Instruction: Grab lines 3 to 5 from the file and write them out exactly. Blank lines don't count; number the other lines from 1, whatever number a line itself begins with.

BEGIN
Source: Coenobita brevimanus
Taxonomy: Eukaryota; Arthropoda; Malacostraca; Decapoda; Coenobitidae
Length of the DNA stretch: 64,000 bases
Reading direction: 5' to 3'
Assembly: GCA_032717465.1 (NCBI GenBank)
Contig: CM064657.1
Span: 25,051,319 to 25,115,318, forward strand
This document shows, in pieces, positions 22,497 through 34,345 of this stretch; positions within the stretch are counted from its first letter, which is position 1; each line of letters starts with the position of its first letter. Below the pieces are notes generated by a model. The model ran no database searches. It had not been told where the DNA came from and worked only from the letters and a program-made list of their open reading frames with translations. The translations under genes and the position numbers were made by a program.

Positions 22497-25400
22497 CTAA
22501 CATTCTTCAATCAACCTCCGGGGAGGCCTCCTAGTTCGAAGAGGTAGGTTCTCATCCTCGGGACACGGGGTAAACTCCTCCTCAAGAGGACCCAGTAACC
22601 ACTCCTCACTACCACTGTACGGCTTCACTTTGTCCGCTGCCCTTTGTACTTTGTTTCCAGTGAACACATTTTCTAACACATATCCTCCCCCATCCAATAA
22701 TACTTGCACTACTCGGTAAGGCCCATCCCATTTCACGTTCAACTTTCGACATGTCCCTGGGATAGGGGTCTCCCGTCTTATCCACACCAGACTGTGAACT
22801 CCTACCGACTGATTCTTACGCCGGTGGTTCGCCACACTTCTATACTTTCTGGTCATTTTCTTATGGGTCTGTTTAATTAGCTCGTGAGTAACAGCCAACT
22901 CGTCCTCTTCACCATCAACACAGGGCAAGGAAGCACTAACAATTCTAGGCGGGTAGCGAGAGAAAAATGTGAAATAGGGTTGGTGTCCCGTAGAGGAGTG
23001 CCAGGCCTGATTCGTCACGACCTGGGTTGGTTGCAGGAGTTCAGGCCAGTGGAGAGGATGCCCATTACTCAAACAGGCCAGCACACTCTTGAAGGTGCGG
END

Length of the DNA stretch: 64,000 bases
Reading direction: 5' to 3'
Assembly: GCA_032717465.1 (NCBI GenBank)